Thermostat Expectations and Misconceptions

Many people will throw on comfortable clothes around the home, but during the winter, there is no need to wear shorts and a tee shirt. If you are doing so because you are warm, turn down the thermostat! If you are cranking up the thermostat to make the home warm enough to wear shorts and a tee shirt around comfortably, you are wasting loads of money and gobs of energy. Throw on a sweater and consider some of these thermostat tips!

Saving Energy by Setting the Thermostat

You can easily save energy in the winter by setting the thermostat to 68°F (20°C) when you’re at home and awake, and lowering it when you’re asleep or away. This strategy is effective and inexpensive if you are willing to adjust the thermostat by hand and wake up in a chilly house. In the summer, you can follow the same strategy with central air conditioning too! You can do this by keeping your house warmer than normal when you are away, and lowering the thermostat setting to 78°F (26°C) only when you are at home and need cooling.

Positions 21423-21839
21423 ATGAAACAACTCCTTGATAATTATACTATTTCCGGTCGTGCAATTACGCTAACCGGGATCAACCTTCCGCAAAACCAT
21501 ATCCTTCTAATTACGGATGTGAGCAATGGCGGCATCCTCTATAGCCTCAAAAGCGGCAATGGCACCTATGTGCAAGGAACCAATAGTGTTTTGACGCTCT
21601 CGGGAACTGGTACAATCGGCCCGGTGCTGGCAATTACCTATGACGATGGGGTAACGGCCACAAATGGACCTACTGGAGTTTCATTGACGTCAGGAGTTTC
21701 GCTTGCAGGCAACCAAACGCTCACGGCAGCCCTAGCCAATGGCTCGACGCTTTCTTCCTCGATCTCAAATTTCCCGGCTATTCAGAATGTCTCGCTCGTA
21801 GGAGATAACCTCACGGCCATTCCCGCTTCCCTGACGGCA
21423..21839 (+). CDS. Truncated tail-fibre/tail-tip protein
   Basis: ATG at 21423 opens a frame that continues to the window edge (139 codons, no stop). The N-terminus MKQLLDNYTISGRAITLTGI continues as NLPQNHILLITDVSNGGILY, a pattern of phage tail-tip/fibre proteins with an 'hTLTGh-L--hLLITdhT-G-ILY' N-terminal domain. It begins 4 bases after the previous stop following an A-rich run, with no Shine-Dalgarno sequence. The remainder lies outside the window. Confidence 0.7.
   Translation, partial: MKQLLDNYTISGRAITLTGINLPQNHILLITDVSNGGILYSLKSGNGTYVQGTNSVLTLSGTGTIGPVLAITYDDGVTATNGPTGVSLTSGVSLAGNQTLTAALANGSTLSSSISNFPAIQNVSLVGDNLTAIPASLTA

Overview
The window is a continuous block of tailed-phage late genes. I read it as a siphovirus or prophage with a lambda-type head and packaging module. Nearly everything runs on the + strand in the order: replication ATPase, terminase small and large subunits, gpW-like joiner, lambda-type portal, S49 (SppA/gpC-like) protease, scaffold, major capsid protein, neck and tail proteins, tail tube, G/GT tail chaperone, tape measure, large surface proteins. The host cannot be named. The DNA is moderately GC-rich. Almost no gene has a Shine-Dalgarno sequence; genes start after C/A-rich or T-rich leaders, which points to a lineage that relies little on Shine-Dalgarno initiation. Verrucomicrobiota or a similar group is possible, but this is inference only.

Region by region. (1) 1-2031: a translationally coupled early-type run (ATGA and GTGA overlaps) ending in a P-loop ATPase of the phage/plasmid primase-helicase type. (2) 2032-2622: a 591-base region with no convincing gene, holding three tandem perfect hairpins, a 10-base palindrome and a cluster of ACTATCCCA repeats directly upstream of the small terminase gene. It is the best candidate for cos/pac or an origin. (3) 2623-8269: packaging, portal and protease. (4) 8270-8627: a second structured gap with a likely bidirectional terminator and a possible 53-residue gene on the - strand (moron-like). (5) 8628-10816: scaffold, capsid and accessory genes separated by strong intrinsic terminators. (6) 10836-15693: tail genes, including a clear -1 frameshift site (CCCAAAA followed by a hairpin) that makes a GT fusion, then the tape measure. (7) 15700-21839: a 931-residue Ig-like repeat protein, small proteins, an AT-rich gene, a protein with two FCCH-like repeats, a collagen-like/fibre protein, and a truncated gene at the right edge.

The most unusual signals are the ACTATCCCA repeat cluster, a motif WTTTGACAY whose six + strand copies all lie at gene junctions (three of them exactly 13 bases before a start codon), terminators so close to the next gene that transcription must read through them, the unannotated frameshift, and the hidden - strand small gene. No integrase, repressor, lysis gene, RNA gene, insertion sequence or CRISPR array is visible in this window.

Energy Saved is Equal to Energy Expended

A common misconception associated with thermostats is that a furnace works harder than normal to warm the space back to a comfortable temperature after the thermostat has been set back, resulting in little or no savings. This misconception has been dispelled by years of research and numerous studies. The fuel required to reheat a building to a comfortable temperature is roughly equal to the fuel saved as the building drops to the lower temperature. You save fuel between the time that the temperature stabilizes at the lower level and the next time the temperature is raised. So, the longer your house remains at the lower temperature, the more energy you save.

A Final Misconception about Thermostats

Another misconception is that the higher you raise a thermostat, the more heat the furnace will put out, or that the house will warm up faster if the thermostat is raised higher. Furnaces put out the same amount of heat no matter how high the thermostat is set. The variable is how long the unit must stay on to reach the set temperature. If you set the temperature drastically high, you run the risk of wasting energy when the home is overheated. Pay attention to your thermostat this winter and you could save some money on your energy bills.
 

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